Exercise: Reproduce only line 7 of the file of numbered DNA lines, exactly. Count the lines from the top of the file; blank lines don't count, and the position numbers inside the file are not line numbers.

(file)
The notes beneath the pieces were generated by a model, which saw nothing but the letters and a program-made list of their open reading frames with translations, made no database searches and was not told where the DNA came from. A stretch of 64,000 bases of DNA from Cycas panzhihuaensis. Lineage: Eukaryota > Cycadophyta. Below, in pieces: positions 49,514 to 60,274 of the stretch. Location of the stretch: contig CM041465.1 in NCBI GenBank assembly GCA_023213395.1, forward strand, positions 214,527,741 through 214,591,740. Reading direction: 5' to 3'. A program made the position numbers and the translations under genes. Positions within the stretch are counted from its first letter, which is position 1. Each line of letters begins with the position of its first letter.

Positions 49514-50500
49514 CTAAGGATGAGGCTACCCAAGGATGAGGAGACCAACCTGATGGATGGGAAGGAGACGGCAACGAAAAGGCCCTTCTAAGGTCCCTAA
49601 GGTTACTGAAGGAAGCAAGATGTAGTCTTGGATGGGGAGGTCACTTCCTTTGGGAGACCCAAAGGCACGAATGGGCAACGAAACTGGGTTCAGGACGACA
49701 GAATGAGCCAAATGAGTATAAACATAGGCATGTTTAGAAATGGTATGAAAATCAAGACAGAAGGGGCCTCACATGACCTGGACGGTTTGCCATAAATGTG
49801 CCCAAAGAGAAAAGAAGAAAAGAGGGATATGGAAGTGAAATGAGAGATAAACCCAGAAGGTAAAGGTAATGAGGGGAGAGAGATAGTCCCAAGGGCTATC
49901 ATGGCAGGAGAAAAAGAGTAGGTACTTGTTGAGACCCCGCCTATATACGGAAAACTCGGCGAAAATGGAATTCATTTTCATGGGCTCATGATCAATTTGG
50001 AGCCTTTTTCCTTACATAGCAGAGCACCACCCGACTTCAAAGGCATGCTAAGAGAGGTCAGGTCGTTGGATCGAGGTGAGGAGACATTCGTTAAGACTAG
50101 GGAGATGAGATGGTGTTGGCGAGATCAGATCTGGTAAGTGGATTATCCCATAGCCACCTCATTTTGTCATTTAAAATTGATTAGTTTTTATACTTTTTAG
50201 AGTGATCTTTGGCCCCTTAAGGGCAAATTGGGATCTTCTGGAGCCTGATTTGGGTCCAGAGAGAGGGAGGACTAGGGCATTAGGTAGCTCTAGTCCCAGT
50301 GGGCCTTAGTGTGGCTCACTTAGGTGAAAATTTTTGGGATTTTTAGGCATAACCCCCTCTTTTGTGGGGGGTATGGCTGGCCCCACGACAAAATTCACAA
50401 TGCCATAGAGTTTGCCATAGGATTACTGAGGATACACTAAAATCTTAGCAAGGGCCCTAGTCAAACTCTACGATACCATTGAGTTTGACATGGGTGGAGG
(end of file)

49901 ATGGCAGGAGAAAAAGAGTAGGTACTTGTTGAGACCCCGCCTATATACGGAAAACTCGGCGAAAATGGAATTCATTTTCATGGGCTCATGATCAATTTGG